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Small dog kennels provide much needed space
Even the dogs had on their party clothes.
It was a special event for them and for their supporters last week when the Kitsap Human Society unveiled its expansion that added 12 new kennels specifically designed for small dogs.
On a warm summer evening, shelter staff, board members and special guests munched on goodies and chatted, many of them holding their “new” friends.
“This is Ra Ra,” said board member Becky Swanson. “She’s only been here a few days.”
Just beyond, two shelter workers held a duo of small dogs, both on colorful leashes and both sporting fancy fabric skirts.
Executive Director Eric Stevens told the crowd that opening the small dog kennels was very special for the shelter.
“This is a project that’s been needed for some time,” he said. “And this wouldn’t have happened without the generous support of many of you.”
Indeed. The project, along with needed renovations to the main room and puppy room, ran $84,000. The Humane Society has raised $78,000 including a $25,000 matching grant from an anonymous donor.
Kelly Michaels, director of marketing for the society, said money was also raised through a social media campaign that was launched March 1.
The shelter has needed more room for small dogs for some time, said Michaels.
“In the past, we’ve had to stack small dogs in crates in the hallways,” she said. “The addition of these 12 new small dog kennels increases our overall capacity for dogs by 20 percent.”
The small dog room has 12 metallic kennels with glass doors that allow for easier access to the dogs. The kennels are designed to allow for cleaning and drainage onto a sloped floor which helps with waste removal from the kennels.
And the room itself is sound proof so that the new arrivals have a quiet place and are more able to adjust to their new surroundings.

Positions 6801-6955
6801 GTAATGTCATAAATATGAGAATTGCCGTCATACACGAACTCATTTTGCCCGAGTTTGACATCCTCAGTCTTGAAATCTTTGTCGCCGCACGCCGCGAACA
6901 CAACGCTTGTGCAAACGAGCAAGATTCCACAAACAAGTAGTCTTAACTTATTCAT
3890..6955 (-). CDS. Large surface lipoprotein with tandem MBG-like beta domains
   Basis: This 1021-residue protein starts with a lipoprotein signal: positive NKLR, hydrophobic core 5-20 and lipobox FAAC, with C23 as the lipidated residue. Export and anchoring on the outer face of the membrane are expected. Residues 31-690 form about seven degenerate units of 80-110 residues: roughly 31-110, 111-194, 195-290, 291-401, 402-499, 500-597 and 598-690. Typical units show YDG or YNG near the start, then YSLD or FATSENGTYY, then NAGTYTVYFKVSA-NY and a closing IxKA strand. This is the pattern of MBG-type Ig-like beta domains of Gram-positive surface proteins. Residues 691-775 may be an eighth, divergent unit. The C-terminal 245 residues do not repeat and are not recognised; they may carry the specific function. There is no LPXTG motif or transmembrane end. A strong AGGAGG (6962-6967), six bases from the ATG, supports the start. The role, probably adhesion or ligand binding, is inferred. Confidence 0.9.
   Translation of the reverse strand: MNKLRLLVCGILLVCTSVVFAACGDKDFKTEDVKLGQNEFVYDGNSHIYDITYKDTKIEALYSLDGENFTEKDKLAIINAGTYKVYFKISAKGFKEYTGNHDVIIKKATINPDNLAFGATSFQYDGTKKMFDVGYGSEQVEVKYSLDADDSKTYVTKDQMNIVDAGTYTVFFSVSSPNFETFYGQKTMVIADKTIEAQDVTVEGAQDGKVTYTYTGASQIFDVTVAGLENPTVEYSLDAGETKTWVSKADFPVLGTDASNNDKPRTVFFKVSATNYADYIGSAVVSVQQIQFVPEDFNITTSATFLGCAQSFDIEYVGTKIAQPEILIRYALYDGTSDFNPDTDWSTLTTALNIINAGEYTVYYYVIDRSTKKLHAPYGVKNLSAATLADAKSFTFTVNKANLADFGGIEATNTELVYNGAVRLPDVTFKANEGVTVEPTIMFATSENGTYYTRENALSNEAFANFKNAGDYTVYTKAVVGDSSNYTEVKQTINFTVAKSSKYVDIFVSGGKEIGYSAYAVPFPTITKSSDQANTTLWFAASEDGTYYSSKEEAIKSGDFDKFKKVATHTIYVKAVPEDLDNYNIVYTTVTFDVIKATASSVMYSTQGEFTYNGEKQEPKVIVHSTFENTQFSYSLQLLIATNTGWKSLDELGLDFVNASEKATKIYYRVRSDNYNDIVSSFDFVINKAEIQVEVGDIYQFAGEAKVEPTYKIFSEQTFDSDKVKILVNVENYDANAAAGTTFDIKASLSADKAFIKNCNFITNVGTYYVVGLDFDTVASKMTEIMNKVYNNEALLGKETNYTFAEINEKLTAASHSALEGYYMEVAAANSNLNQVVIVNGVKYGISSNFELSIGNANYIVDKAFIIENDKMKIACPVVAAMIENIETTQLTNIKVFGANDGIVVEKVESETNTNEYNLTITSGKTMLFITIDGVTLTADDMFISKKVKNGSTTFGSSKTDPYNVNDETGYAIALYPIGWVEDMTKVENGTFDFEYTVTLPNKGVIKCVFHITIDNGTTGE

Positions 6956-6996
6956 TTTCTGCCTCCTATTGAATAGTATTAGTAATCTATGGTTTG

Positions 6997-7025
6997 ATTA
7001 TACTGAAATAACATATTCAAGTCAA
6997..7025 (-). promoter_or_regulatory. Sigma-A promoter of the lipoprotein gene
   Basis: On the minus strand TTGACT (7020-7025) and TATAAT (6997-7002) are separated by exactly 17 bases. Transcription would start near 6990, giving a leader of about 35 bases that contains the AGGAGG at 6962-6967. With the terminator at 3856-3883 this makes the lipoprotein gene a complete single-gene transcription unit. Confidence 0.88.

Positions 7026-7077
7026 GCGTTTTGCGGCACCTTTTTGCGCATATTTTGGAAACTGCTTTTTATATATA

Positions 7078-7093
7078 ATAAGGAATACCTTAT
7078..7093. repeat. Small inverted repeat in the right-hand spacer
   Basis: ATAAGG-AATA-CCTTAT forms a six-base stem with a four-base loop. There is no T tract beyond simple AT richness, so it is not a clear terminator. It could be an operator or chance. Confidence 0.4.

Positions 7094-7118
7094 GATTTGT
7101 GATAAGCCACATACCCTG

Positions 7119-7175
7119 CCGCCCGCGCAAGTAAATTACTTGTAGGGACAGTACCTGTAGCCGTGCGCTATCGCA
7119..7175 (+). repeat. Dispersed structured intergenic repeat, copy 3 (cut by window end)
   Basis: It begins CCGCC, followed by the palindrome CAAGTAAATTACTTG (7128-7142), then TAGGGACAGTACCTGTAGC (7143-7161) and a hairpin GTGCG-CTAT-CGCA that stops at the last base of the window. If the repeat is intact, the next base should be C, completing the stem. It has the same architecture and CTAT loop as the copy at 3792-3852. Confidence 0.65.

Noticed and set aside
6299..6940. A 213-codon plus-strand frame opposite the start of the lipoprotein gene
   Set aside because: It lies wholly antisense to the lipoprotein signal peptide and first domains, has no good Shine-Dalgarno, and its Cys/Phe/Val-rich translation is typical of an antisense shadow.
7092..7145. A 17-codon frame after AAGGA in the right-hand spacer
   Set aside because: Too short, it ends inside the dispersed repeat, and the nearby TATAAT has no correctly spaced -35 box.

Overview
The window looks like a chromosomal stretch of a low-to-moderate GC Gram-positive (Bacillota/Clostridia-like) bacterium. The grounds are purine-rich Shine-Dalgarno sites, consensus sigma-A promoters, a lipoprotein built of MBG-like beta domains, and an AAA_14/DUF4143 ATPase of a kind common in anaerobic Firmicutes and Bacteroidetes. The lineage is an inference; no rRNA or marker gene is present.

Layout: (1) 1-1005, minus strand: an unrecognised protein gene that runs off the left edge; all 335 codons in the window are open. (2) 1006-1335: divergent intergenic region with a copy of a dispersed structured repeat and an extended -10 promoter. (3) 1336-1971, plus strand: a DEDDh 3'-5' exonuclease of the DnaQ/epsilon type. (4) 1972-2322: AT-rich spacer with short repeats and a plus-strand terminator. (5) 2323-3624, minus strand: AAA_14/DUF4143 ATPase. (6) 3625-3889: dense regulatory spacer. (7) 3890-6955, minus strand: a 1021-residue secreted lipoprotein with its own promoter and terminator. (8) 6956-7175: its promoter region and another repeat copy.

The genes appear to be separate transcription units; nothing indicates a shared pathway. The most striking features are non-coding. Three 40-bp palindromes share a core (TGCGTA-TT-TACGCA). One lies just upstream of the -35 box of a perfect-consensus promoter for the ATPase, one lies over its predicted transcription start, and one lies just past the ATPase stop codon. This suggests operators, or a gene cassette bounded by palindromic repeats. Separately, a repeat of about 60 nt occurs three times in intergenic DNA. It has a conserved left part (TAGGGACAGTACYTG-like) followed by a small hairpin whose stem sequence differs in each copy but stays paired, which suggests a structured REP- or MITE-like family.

It also allows for the small dogs to be kept separated from larger dogs, improving their living arrangements.
With the new room now ready, the shelter has three distinct places for dogs - the main kennel for medium and large dogs, the new small dog kennel and a puppy room.
This year to date, the shelter has taken in 1,200 dogs, and of those, 25 percent (300) have been small dogs.
“That’s twice the number as last year (at this time),” Michaels said, noting that the shelter does have a high demand for small dogs.
She said the shelter hopes that it can now work with other shelters in the area and bring small dogs that other facilities would be euthanizing to Kitsap County for adoption. This is done, however, without compromising the shelter’s ability to house the local strays that are brought in, she said.
Construction on the new kennel room began in February and was completed in July, and included wall repairs to the main kennel due to previous water damage. The shelter has been operating at its current location since 1989 when the county built the building.
The full dog capacity for the shelter now is 72 dogs. The shelter takes in about 5,000 animals annually and has been operating in the county since 1908.
The shelter is at 9167 Dickey Road NW, and animals that are ready for adoption can be viewed at www.kitsap-humane.org.